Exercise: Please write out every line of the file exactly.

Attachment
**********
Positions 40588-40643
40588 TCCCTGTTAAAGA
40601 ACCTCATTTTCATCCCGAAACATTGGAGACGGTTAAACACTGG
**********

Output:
Positions 40588-40643
40588 TCCCTGTTAAAGA
40601 ACCTCATTTTCATCCCGAAACATTGGAGACGGTTAAACACTGG